Become a member of LS:N Global to get access to the full macrotrend.

Credits: 1. Culture Calendar, Klarna by Snask Studio, 2. Single is a Terrible Thing to Waste by Wieden + Kennedy for Tinder. Photography by Ryan McGinley, 3. Singular Residence Hotel, branding by Futura, photography by Rodrigo Chapa, 4. Naive for Supernaive by CMTV, Shot by Antoine Bal

Being in a couple is becoming a less prevalent way to structure society, as more adults embrace the single life.

Hindsight

For centuries, society has been structured around the concept of the ‘married couple’ or coupling, with single people discriminated against, stigmatised and stereotyped.

But with marriage rates in decline and more people living alone, eating alone, and purchasing for one, being single is no longer considered an anomaly. In fact, it’s become liberating, with positive singledom driving not only a shift in perception but greater diversity of relationships in the modern era.

Insight

As the ways in which we think about our relationships and life commitments change, so too must the products and services we use. Brands are beginning to think of single people as a whole new market of consumers who approach life very differently.

This is evident in categories such as travel, housing and entertainment, in which brands are reframing everything from how they market products to how they define leisure as a single-person pursuit.

Self-purchasing Economy

In categories where the target audience tended to be the opposite sex, brands are now pivoting their marketing to appeal to single men and women who they may have previously ignored.

Single-serve Leisure

As we spend more time alone, we are rethinking what constitutes leisure, from brands creating offerings intended for solo enjoyment to reducing the stigma of ‘me time’.

Alone/Together Travel

There was a 143% increase in searches around solo travel between 2015 and 2018, suggesting a new opportunity has opened up for hospitality brands to become more singles-friendly.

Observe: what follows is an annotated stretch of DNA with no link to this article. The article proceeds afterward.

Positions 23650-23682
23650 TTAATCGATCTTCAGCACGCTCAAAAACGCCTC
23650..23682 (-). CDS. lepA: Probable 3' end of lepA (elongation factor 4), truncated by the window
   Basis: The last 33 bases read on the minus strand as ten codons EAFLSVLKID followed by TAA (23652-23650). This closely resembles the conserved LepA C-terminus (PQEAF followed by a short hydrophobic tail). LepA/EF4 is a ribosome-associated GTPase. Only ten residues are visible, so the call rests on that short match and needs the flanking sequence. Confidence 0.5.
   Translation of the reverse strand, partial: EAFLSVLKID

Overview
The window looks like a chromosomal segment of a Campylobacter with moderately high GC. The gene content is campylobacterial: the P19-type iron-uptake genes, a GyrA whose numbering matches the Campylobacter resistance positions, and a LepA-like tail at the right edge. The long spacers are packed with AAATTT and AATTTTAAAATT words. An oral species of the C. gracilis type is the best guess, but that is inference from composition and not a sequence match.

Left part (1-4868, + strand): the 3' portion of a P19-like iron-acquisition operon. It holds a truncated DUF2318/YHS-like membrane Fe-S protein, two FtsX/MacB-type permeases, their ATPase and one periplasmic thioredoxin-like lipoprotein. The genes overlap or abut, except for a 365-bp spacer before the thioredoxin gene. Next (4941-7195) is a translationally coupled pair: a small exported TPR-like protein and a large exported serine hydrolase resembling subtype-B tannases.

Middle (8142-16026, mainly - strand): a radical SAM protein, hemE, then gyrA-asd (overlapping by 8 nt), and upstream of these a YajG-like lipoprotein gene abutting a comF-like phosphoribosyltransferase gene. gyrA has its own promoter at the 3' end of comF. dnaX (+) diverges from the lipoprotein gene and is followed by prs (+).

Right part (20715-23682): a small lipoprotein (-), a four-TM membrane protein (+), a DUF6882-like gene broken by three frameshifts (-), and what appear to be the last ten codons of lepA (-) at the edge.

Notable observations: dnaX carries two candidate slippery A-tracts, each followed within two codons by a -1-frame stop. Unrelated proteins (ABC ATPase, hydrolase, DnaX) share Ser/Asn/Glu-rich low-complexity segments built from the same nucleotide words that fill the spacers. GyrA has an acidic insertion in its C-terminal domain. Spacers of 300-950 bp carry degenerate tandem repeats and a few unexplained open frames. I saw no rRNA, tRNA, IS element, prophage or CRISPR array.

Modern Cohabitation

The expense of living alone means developers are rethinking housing, in a way that balances privacy with sharing the financial responsibility of running a household.

Self-health

Brands are beginning to see how health and wellness products can be marketed towards a group that has no one else looking after them.

Single Parents Empowered

Just as societal views have shifted on children out of wedlock, coupledom will become disentangled from childbearing, as more people elect to be single parents.

Foresight

In the decade ahead, the uncoupling of society will mean that ‘the individual’ is in the frame more than ever. Global acceptance of singledom will make it a positive lifestyle choice, shaping new behaviours – and products – for the workplace and the home.

It will also inevitably impact those who are in couples as well. As more people embrace individualistic coupledom, brands must ensure they not only cater to different emotional needs, but also help people to enrich their many emotionships – rather than focusing on that one ultimate relationship.

Become a member of LS:N Global to get access to the full macrotrend.

Credits: 1. Culture Calendar, Klarna by Snask Studio, 2. Single is a Terrible Thing to Waste by Wieden + Kennedy for Tinder. Photography by Ryan McGinley, 3. Singular Residence Hotel, branding by Futura, photography by Rodrigo Chapa, 4. Naive for Supernaive by CMTV, Shot by Antoine Bal

Programmable Realities

FRKWYS Vol. 15- serenitatem by Visible Cloaks, Yoshio Ojima & Satsuki Shibano

The rise of reactive new materials and technologies means that future physical consumer touchpoints will no longer be set in stone… or any other solid matter.

PR 4- Microsoft rebranding by Microsoft and Tendril copy

Hindsight

The cognitive separation between the real and virtual realms is becoming far less pronounced. Advances in mixed-reality technologies combined with the power of machine learning are extending our experience of reality in a much more meaningful way. At the same time, reactive new materials and technologies are allowing real objects to replicate with ease the ever-changing nature of the digital sphere.

More than half of the world’s population is now online and access to cheap, hi-res sensors is growing rapidly. This digital layer is becoming so seamlessly integrated into our lives that soon everything in our physical world will have a digital twin. As our experiences of the digital and physical worlds become inextricably linked, we are in need of an entirely new language that can convey this era of fluid interaction, which will radically change our relationship to the products we consume – and to each other.

Insight

Consumers are accustomed to the highly customised and responsive nature of digital, so there is a growing expectation that the real and virtual realms will instantly adapt to them in an equally personalised manner.

Brands across sectors such as beauty, fashion, entertainment, retail, and health and wellness are demonstrating the value of fluid consumer touchpoints that evolve and grow alongside this new breed of data-driven consumer who is constantly in flux.

Digitisation Economy

As mixed-reality commerce gathers pace, a growing community of start-ups and creative digital studios is facilitating the transition between physical and digital by offering digitisation as a service.

Fluid Identities

The mutable and reactive nature of digital design is allowing for a new variety of fashion and beauty products that push the boundaries of creativity without committing to substantial manufacturing costs.